As the health care bill winds its way through Congress, sparking passions, heated debate and countless news stories, I have been struck by the dearth of discussion about a looming health care crisis: In 2011, the first of 78 million baby boomers will start turning 65. We, as a nation, are utterly unprepared for this rapidly approaching "silver tsunami." We do not have enough doctors skilled in the care of the very demographic group with the greatest overall health care needs. And we do not provide proper support for the more than 48 million men and women who, according to a recent report from the National Alliance for Caregiving, are caring for older family members and friends.
Our population is growing older and living longer. Life expectancy in the United States is at an all-time high of nearly 78 years. The oldest old, those who are age 85 and over, are the fastest growing segment of the population. Yet very few doctors are trained in the care of the elderly. Do you know that there is currently one geriatrician to every 10,000 baby boomers? There are about three times as many cosmetic surgeons, a fact that speaks volumes about how we view aging in this country.
With the increase in the elderly population comes a concomitant increase in informal caregivers. Because around-the-clock home care runs as high as $150,000 per year (not including rent or food) and, depending on where you live, residence in an assisted living facility can easily cost $4,000 per month (none of which is covered by Medicare), more than 75 percent of Americans receiving long-term care rely solely on family and friends to provide assistance. The vast majority of these caregivers are women, most of whom devote an average of 19 hours a week to their caregiving role, often while also holding down a paying job. Many are caring for young children and their aging parents at the same time. And many more, surveys show, have used all of their savings or cut back on their own health care spending in order to cover the cost of caregiving for their relative.
I come to these issues as the daughter of a woman who lived to the age of 93. My mother remained actively engaged in life and healthy nearly to the end. Still, we came to know first-hand some of the issues that need to be managed and the constant worry that shadows every day. What if she falls? What if she takes her medicine twice or, as was more likely with my mother, what if she decides not to take them at all?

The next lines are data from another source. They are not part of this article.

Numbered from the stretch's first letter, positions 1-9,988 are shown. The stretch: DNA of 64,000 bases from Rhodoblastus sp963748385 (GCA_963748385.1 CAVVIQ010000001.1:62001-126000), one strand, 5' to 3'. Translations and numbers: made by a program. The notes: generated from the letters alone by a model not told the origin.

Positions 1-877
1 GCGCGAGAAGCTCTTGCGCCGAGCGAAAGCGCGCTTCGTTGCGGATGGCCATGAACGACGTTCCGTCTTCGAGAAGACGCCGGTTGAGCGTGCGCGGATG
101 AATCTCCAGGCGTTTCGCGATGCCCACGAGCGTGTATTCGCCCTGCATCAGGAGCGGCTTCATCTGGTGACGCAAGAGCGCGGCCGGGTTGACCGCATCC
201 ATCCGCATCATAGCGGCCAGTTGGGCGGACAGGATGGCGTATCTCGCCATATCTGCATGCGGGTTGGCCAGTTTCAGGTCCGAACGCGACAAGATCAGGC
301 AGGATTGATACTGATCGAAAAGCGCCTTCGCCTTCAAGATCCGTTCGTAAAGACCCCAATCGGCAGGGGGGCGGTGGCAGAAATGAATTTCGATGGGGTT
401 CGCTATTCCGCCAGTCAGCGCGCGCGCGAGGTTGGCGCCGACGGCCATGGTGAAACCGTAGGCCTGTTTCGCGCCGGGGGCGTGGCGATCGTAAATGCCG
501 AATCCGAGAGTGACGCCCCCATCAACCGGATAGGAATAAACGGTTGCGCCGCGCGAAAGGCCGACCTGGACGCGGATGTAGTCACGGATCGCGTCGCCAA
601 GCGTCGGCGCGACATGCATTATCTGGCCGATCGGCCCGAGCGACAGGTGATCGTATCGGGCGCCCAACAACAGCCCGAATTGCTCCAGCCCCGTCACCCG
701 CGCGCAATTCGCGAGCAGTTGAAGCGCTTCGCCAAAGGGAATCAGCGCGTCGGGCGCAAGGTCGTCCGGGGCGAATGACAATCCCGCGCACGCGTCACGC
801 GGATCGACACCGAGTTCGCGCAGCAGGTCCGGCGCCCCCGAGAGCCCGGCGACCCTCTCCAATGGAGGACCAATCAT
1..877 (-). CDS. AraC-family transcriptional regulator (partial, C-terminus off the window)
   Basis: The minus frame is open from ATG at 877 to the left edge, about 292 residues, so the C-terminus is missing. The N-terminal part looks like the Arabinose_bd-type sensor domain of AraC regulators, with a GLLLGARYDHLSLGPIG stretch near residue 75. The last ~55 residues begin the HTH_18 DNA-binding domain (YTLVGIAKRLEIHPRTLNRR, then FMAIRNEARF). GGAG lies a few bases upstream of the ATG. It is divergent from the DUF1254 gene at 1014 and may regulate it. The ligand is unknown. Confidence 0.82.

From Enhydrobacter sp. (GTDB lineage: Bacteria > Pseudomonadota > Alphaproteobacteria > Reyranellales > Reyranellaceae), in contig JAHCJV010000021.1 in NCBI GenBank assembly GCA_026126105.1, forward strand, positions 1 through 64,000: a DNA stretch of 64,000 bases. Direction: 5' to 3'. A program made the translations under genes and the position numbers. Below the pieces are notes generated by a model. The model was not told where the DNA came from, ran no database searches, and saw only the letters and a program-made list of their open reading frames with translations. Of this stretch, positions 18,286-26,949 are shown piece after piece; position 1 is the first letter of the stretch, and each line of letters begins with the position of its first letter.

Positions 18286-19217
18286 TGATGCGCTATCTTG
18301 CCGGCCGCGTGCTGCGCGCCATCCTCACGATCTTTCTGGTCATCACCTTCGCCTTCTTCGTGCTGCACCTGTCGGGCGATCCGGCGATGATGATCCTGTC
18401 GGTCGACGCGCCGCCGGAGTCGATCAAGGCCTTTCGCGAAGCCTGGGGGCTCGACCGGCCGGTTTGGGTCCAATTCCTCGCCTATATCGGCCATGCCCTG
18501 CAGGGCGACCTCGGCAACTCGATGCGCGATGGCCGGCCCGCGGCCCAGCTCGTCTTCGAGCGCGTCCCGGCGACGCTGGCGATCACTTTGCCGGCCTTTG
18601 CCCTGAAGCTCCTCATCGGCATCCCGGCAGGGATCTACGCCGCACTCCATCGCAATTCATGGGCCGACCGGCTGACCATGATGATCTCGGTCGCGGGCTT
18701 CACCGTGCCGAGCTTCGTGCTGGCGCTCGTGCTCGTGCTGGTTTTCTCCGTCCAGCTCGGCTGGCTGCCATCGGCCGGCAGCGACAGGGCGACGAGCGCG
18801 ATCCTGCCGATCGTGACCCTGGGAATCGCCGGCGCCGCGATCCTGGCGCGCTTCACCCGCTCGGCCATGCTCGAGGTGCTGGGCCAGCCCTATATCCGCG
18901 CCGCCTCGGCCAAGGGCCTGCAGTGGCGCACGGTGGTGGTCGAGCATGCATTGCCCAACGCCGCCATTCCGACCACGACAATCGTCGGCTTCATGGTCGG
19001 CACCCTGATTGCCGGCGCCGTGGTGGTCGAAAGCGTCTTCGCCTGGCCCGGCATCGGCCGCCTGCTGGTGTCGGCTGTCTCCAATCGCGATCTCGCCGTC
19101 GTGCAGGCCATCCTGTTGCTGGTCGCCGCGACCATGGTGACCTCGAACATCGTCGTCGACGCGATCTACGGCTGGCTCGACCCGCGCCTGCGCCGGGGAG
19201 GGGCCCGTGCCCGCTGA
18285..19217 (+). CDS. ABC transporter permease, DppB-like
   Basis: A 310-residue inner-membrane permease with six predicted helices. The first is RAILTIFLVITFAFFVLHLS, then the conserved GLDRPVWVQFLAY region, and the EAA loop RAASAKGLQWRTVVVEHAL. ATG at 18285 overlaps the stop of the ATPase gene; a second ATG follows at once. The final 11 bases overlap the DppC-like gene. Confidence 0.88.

My family's experience opened my eyes to the challenges facing countless Americans and their families, and inspired me to found the Martha Stewart Center for Living at the Mt. Sinai Medical Center in New York City. At the Center, which is dedicated to my mother, our mission is to help people live longer, healthier, productive lives even as they grow older. We also aim to develop new models of care for people over the age of 65 that will help our country and the world better meet the healthcare demands of an aging population.
There is an urgent need for innovative ideas and new paradigms -- and no quick fixes. But there are steps we can and should take. First, we must recognize that older adults are an idiosyncratic population with a broad spectrum of needs from the frail and fading Alzheimer's patient to the physically and mentally active senior like, for example, Clint Eastwood who at age 79 is arguably at the height of his creative powers. And we must educate doctors--whether or not they are geriatricians--so they can better understand and serve this demographic. At Mt. Sinai, every medical student is required to do at least some of their training at the Center for Living. No matter what specialty of medicine these doctors ultimately choose, they will be better prepared to work with our rapidly aging population.
Passage of the C.L.A.S.S. Act, a national long-term care insurance program that is currently part of both the House and Senate health care bills, could also make a difference. Introduced by the late Senator Edward M. Kennedy, the C.L.A.S.S. Act (short for Community Living Assistance Services and Support) would allow people to purchase long-term care insurance through payroll deductions and to receive cash to pay for home care, adult day programs, assisted living or nursing homes. The program's fiscal soundness has come under fire from certain quarters. There's no question that new legislation must be well-designed and viable over the long term, but, at the same time, we must not lose sight of a pressing need for solutions that will offer older adults and their families some financial protection.
We're all in this together. Whether or not you care about older people, you will, if you're lucky, be one of them. It's not just a demographic. It's personal -- it's you, your parents, your aunts, uncles, friends and children. We need to do a better job caring for this population -- and supporting those who care for them.
Martha Stewart is the founder of the Martha Stewart Center for Living at Mt. Sinai and Martha Stewart Living Omnimedia, Inc.
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